Michael Bentine's Potty Time was a long-running British children's show, starring Michael Bentine, directed and produced by Leon Thau for Thames Television on ITV. It ran from 1973 to 1980. The episodes consisted largely of distinctive, bearded puppets (called "Potties"), comically re-enacting famous historical situations. There were two or three 2-foot tall Potties and about six 1-foot tall ones, with numerous costume changes. Bentine appeared as himself, introducing two stories in each half-hour episode and often arguing with the Potty characters over some of the more implausible incidents.
Michael Bentine's Potty Time includes examples of:
- Edible Ammunition: An episode had the host interviewing a puppet Royal Army catering unit. Their equipment included a tank full of "bangs"- sausages - which were instantly flash-cooked and fired out of its main gun, and an anti-aircraft-artillery piece which had been adapted with an integral cooker to cook rissoles and fire them up to descending paratroopers.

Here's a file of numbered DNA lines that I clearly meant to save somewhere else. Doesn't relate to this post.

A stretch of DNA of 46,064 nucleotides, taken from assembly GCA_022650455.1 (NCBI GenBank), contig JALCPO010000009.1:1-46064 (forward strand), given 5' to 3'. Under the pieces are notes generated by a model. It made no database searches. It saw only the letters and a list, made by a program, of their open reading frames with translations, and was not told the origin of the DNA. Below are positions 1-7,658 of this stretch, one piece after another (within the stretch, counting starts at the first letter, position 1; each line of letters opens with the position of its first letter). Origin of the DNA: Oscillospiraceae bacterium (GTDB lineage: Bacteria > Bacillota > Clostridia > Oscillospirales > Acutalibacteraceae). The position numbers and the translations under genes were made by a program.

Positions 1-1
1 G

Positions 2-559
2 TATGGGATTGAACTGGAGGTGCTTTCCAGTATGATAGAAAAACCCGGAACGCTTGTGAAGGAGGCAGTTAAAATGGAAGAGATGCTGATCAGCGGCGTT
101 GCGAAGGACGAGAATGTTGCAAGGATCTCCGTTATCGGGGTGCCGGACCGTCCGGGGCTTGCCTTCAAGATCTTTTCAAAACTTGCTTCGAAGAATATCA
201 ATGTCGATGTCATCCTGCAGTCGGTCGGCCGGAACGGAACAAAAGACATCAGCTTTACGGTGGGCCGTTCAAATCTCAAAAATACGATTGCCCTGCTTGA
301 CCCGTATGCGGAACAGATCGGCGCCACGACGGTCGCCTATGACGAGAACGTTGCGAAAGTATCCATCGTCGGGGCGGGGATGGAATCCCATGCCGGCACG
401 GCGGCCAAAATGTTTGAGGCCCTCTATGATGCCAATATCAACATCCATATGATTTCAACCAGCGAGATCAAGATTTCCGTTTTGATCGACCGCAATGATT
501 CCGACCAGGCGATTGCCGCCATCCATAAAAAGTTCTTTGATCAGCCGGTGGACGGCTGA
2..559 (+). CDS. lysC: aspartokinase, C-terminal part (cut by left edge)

- Great Escape: "The Great Potty Escape".
- Monumental Theft: One episode had someone stealing Nelson's Column, the Eiffel Tower and the Statue of Liberty. It turned out he had only removed them so he could have them cleaned as gifts to the respective governments.
- P.O.W. Camp: "The Great Potty Escape".
- Stolen Good, Returned Better: A thief steals Nelson's Column, the Eiffel Tower and the Statue of Liberty. It turns out the thief was actually having them cleaned as a gift to the governments of the United Kingdom, France and the USA and returned them in 'as-new' condition.
- Studio Audience: In later series.
- Talking to Himself: All of the Potties' voices are by Bentine.
- Train Job: One episode retold the story of a train robbery during the American Civil War (the same incident, incidentally, that inspired Buster Keaton's 1926 film The General).